Since Trump entered the Oval Office, geoengineering boosters say the political climate for their agenda “has warmed.” Former Republican House Speaker and Trump confidant Newt Gingrich has hailed geoengineering for its “promise of addressing global warming concerns for just a few billion dollars a year.”

Gingrich was among the first senior political figures to publicly promote geoengineering, and helped launch a geoengineering unit at his think tank, American Economic Enterprise.

Seeds of war

The weaponization of weather has been a feature of warfare since 1947. Its heyday came during the US war on Vietnam. If major geoengineering projects go ahead, it will take another leap.

Their costs and benefits will be uneven. Attempts to reduce solar radiation in one region will likely have knock-on effects elsewhere, such as droughts and the devastation of crop yields.

Geoengineering raises questions of sovereignty. Who declares the climate emergency, who determines the geoengineering methods and locations, and how will other states react? Conflict is guaranteed.

A likely first-mover would be the US, whether through a state-backed entrepreneur or a government agency. A classic hegemonic stance would be adopted, with Washington presenting its acts as in the global interest while ensuring that the techniques chosen would favour its territories.

Let’s imagine the chosen method is ocean seeding. It leads to unforeseen consequences, shifting Arctic weather patterns which trigger savage droughts across Russia.

In response, Moscow considers torpedoing America’s ocean fertilization vessels but instead launches a cirrus cloud-seeding program.

It too brings devastating side-effects—to East Asian rice harvests. In its turn, Beijing pushes the button on sulphate-spraying, but this sends the monsoons haywire, imperilling the lives of hundreds of millions.

This trajectory, from geoengineering démarches to counter-geoengineering and international friction or conflagration, is far from implausible.

Crushing olivine

While the above scenario depicts the US as initiator, geoengineering boosters, such as Kim Stanley Robinson in ‘The Left’s Case For Geoengineering,’ envisage different actors.

“If a hundred million people die in a heat wave,” the sci-fi author argues, and the Indian government sprays sulphates into the stratosphere, “are we going to tell them they can’t?” In this we see a rhetorical occlusion.

Obscured is that geoengineers research is centred in the Global North, and China. Robinson also downplays or ignores the thunderous drawbacks of sulfur spraying.

It does nothing to reduce the CO2 build-up, or to mitigate its other consequences such as ocean acidification. And it must be permanent, or risk a ‘termination shock’ when switched off—whether by design, accident, or war. Robinson’s intervention follows a raft of pro-geoengineering articles in leftwing publications such as Jacobin and Grist.

In justification of schemes such as sulfur spraying, Jacobin editor Peter Frase argues that its origins should not deter the left. Geoengineering technologies are neutral. What matters is not the techniques but “how they are implemented, and by whom.” Sulfur’s associations with Lowell Wood and his satanic colleagues would, in a socialist system, be swiftly forgotten. Others have noted that in Frase’s essay his recourse to tropes from sci-fi novels and movies enables the “technological, ecological, or social feasibility” of his predictions to be passed over.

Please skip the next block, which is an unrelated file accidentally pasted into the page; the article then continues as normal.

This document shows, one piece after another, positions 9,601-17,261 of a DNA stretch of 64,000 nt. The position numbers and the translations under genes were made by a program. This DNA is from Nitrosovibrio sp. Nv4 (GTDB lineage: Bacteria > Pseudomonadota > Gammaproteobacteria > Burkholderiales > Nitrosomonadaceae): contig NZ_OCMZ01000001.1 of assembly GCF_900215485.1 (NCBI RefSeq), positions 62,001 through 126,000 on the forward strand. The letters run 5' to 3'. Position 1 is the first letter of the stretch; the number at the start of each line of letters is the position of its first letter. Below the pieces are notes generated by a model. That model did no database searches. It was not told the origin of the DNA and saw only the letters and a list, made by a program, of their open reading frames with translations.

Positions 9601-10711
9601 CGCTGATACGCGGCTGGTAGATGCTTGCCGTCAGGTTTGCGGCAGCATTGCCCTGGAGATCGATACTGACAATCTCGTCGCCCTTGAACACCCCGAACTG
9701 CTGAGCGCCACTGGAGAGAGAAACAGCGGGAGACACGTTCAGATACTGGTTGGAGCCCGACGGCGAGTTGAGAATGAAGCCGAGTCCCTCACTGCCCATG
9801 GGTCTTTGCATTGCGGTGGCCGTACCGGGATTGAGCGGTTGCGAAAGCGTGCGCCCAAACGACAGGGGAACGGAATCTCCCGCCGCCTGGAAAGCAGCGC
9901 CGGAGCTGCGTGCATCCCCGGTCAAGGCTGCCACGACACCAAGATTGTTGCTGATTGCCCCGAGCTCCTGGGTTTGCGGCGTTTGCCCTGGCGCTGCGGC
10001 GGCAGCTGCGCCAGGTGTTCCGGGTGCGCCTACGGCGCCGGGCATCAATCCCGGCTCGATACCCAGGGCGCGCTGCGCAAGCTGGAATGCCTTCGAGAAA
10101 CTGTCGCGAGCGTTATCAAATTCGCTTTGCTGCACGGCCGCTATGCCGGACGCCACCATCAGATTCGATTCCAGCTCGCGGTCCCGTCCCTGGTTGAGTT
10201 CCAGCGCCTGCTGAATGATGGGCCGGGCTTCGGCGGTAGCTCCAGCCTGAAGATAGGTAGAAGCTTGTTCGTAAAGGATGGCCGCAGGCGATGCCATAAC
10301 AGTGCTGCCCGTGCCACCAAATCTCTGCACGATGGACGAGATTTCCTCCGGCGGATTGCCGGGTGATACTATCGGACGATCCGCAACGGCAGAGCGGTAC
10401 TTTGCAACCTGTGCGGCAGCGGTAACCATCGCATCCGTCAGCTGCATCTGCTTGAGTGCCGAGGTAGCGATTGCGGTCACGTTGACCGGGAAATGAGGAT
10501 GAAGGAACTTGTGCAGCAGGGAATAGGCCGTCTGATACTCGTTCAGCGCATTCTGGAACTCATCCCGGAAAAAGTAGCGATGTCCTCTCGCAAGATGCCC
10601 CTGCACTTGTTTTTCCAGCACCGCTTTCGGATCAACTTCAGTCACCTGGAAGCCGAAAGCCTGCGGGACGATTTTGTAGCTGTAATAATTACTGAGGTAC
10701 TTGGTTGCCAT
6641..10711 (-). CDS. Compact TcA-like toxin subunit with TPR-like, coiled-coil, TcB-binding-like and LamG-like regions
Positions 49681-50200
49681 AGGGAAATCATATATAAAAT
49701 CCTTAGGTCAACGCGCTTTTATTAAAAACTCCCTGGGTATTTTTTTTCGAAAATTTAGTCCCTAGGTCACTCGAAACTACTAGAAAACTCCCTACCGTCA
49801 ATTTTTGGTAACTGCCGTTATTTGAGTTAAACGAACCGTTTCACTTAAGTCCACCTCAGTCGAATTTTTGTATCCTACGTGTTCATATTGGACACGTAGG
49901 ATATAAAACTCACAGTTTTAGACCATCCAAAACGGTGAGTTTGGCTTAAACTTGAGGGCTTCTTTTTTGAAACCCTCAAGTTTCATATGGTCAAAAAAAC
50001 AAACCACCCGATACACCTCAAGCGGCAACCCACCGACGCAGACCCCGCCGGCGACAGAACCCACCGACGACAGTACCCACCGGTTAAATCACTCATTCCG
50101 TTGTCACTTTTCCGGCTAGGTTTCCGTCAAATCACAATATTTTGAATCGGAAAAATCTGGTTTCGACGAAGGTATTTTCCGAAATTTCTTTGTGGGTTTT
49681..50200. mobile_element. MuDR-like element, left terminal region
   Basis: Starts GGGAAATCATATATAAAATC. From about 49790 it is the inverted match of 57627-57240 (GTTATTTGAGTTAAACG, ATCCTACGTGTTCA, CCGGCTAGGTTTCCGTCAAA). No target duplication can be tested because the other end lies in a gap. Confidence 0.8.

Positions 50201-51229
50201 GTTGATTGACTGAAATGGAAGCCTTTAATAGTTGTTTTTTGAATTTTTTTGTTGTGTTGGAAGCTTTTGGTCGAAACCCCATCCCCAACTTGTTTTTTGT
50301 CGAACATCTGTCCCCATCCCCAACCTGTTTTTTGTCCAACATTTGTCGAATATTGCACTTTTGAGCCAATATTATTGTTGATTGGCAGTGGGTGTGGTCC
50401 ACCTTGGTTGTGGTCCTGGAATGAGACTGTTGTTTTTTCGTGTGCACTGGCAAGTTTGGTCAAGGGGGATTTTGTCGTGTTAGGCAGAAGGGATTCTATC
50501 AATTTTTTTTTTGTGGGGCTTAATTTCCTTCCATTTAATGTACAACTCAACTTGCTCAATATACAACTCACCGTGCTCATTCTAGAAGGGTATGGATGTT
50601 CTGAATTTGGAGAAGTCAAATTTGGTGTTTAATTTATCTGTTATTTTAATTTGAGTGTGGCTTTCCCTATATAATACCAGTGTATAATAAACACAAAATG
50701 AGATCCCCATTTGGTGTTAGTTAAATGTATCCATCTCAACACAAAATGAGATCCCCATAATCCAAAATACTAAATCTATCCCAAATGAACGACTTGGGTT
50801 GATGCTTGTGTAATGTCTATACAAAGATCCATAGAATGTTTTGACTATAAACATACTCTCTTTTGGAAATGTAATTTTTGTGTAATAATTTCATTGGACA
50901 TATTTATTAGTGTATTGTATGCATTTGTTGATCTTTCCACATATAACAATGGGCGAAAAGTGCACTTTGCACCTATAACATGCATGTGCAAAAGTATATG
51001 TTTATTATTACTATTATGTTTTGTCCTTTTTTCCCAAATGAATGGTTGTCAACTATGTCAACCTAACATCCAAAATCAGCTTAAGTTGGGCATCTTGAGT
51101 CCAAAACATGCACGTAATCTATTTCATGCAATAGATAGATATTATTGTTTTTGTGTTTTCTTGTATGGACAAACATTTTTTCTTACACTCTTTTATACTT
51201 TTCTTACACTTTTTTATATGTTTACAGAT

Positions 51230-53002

Similarly, in his Mars series, Robinson stages lengthy debates over terraforming, and he proposes that many challenges of geoengineering, “both technical and social,” are “much the same” as in the pages of his novels. But this is, at best, an exaggeration. Few of his fantastic scientists and terraforming projects would survive the leap from Martian fiction to material fact.

One can be a historical materialist novelist or philosopher with little knowledge of chalk, cheese or any empirical substance.

But materials cannot be ignored if, say, carbon sequestration is to be discussed effectively—and not as wishful thinking. If BECCS or charcoal-burying is your preferred technology, how much land will be appropriated, and whose? Will it result in a rise in emissions?

If CO2 is to be ‘scrubbed’ from thin air, will olivine be the elixir, or calcium oxide, or sodium hydroxide? How will it be produced? Out of rocks plucked from which mountains? pulverized and processed with energy from what sources? Scattered across which steppes?

In view of the colossal wattage required, what territories will be overlaid with solar panels and where will the aluminium and rare earths be extracted? Is the estimate of 0.55 kWh—at minimum!—to capture a single kilo of CO2 realistic?

Or do leftist geoengineering fans pray that, in a cunning of chemistry, the molecular forces that bind CO2 will weaken under a socialist order, easing its capture?

Corrupting the general intellect

Devotees of geoengineering accuse sceptics of a fear of ‘science,’ or of grand projects and decisive action. These charges are farcical.

It is geoengineering projects that are designed to avoid the grand and bold decisions based on proven science: to sequester carbon through afforestation, to ramp up renewable energy and agroecological farming, to weatherize buildings, forcefully regulate energy efficiency and materials use, reduce beef and dairy consumption, and re-engineer transport systems from aviation and cars to bicycles, public transport, and ride-sharing.

Scepticism towards geoengineering is itself scientific, not only in its critique of the techniques themselves and their propensity to backfire, but also in that it subjects science—as a social institution—to critical analysis.